A new study, co-authored by author and scientist Temple Grandin and published in the journal Applied Animal Behaviour Science explores whether anxiety and impulsiveness may contribute to premature graying in dogs.
The research focused on a sample of 400 dogs, age 1 to 4 years old, found at dog parks and vet clinics, among other places (it’s notable that the dogs studied were not older, “senior” dogs, who might have being turning gray naturally as part of the aging process).
Scientists compared photographs of the dogs to questionnaires given to their owners. Questions focused on anxiety indicators such as destruction when left alone, hair loss upon vet examination, and cringing or cowering when introduced to groups of people.
Indicators of impulsiveness included jumping on people, an inability to remain calm, loss of focus, and hyperactivity after exercise.
Results of the study showed that dogs who are impulsive and have anxiety have a 40 % to 65% chance of going gray early. Results were rated on a scale, from 0 (no gray), to 3 (full gray).
“The fact that Presidents turn prematurely gray was one of the things that made me encourage… the study,” said Temple Grandin, professor of animal science at Colorado State University, according to a news report on CNN Health.
In the human world “gray beards” signifies distinguished, wise, more mature men. We owe our dogs the same respect: let’s think of gray muzzles the way we think of “silver foxes” and people who have gained wisdom with age.
Tracie Hotchner is a nationally acclaimed pet wellness advocate, who wrote THE DOG BIBLE: Everything Your Dog Wants You to Know and THE CAT BIBLE: Everything Your Cat Expects You to Know. She is recognized as the premiere voice for pets and their people on pet talk radio. She continues to produce and host her own Gracie® Award winning NPR show DOG TALK® (and Kitties, Too!) from Peconic Public Broadcasting in the Hamptons after 9 consecutive years and over 500 shows. She produced and hosted her own live, call-in show CAT CHAT® on the Martha Stewart channel of Sirius/XM for over 7 years until the channel was canceled, when Tracie created her own Radio Pet Lady Network where she produces and co-hosts CAT CHAT® along with 10 other pet talk radio podcasts with top veterinarians and pet experts.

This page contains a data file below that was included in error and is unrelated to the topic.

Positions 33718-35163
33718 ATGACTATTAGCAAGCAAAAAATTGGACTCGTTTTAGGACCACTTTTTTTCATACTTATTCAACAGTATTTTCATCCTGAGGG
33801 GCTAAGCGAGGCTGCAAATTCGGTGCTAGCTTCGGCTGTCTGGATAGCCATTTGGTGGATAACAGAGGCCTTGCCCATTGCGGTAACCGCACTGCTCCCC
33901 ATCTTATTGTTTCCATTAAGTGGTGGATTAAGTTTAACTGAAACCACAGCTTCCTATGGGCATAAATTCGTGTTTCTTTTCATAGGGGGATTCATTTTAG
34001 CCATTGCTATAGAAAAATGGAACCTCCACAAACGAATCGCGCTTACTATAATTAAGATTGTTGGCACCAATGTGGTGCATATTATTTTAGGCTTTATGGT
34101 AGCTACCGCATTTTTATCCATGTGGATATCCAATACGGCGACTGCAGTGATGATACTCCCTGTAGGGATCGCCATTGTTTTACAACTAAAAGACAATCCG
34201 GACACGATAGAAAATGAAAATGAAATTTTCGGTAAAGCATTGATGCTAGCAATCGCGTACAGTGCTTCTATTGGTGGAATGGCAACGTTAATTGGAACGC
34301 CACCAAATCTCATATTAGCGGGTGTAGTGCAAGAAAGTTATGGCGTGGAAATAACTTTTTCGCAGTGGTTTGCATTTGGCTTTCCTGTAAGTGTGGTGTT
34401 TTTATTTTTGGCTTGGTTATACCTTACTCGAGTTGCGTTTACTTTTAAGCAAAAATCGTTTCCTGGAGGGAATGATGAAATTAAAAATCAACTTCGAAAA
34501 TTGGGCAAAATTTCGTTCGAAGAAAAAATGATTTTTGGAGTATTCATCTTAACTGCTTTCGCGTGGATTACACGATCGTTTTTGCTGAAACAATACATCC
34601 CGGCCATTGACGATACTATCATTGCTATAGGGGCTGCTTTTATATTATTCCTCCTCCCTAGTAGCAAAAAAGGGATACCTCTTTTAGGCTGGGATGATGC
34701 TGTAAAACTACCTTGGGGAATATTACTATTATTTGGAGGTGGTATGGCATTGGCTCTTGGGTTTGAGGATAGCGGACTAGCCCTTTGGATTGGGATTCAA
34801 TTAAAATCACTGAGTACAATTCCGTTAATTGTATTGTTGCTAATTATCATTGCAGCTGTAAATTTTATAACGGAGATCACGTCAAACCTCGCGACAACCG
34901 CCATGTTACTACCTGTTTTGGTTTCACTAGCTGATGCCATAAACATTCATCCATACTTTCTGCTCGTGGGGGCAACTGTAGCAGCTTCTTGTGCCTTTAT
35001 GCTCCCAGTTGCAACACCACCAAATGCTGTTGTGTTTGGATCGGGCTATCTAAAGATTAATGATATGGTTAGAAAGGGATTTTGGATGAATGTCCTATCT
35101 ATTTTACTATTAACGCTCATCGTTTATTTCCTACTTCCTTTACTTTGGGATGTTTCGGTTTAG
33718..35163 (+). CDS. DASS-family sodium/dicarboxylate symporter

Tracie also is the Founder and Director of the annual NY Dog Film Festival, a philanthropic celebration of the love between dogs and their people. Short canine-themed documentary, animated and narrative films from around the world create a shared audience experience that inspires, educates and entertains. With a New York City premiere every October, the Festival then travels around the country, partnering in each location with an outstanding animal welfare organization that brings adoptable dogs to the theater and receives half the proceeds of the ticket sales. Halo was a Founding Sponsor in 2015 and donated 10,000 meals to the beneficiary shelters in every destination around the country in 2016.
Tracie lives in Bennington, Vermont – where the Radio Pet Lady Network studio is based – and where her 12 acres are well-used by her 2-girl pack of lovely, lively rescued Weimaraners, Maisie and Wanda.